NASA Details Lunar Railway Development Plans, Allocates Funds for Project

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A durable, long-life robotic transport system will be critical to the daily operations of a sustainable lunar base in the 2030s

As sci-fi concept to build a railway on the moon has inched closer to reality with the National Aeronautics and Space Administration (NASA) setting aside funds to bring the concept to life.

The Flexible Levitation on a Track (Float) is one of six projects chosen under NASA’s Innovative Advanced Concepts (NIAC) program and could go on to become new space missions.

The lunar railway could open a new chapter in space missions, allowing astronauts to transport items and material more easily and paving the way for long-term human presence on the moon.

“We want to build the first lunar railway system, which will provide reliable, autonomous, and efficient payload transport on the Moon,” robotics expert Ethan Schaler of NASA’s Jet Propulsion Laboratory in Pasadena, California explained.

National Aeronautics and Space Administration (NASA)

The project was first proposed in 2021 to revolutionize transportation and logistics for lunar missions and a sustainable lunar base by 2030.

“A durable, long-life robotic transport system will be critical to the daily operations of a sustainable lunar base in the 2030s,” Schaler added.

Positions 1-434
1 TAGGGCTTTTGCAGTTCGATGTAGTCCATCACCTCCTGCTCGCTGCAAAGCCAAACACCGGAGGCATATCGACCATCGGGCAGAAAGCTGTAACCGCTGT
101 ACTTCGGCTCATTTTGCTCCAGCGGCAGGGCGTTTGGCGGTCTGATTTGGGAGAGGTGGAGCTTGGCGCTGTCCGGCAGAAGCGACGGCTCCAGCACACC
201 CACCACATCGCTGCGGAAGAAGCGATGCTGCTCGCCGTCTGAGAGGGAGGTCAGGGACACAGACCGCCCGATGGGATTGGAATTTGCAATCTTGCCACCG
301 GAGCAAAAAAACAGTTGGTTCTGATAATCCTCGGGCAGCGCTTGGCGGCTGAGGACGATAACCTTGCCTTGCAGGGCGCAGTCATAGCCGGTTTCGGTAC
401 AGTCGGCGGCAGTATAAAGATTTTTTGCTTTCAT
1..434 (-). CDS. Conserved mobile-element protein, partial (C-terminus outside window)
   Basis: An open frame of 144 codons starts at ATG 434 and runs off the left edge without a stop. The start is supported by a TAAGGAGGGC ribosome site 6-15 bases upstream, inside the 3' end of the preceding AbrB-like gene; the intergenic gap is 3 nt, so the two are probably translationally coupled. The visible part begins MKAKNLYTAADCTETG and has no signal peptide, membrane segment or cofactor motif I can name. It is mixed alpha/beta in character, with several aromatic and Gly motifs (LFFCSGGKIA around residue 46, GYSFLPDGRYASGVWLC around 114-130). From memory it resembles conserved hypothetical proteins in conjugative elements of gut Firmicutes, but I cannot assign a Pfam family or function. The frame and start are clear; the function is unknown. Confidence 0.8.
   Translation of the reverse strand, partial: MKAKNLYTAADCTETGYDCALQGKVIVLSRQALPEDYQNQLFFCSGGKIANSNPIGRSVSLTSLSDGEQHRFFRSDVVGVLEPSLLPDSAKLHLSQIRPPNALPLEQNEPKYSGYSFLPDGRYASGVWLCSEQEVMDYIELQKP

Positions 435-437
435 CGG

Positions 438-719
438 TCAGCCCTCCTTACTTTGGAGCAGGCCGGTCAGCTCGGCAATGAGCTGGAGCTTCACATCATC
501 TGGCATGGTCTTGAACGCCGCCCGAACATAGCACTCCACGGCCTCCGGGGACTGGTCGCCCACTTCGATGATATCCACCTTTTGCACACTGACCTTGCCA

The lunar railway will assist in the transportation of loads in varying shapes up to 110 tons in weight‚ primarily from landing zones to more permanent outpost settings.

NASA’s initial design indicates that FLOAT will have no moving parts to minimize lunar dust.

It consists of magnetic robots levitating over a three-layer film track to reduce abrasion from dust on the lunar surface.

Speed is not of the essence in FLOAT as the carts mounted on these robots will move at roughly 1 mph (1.61 km/h).

NASA plans to build a levitating robot train & railway on the moon [Courtesy]

The robots will be kept afloat by a layer of graphite with a flex-circuit layer generating electromagnetic thrust to controllably propel robots along tracks.

“FLOAT will operate autonomously in the dusty, inhospitable lunar environment with minimal site preparation. FLOAT robots have no moving parts and levitate over the track to minimize lunar dust abrasion/wear, unlike lunar robots with wheels, legs, or tracks,” Schaler added.

The tracks can unroll themselves or be reconfigured over time to match changes on the lunar surface.

“Its network of tracks can be rolled up / reconfigured over time to match evolving lunar base mission requirements,” Schaler noted.

NASA has plans to establish a permanent lunar base for future space exploration and plans to send astronauts back to the moon as early as 2026.

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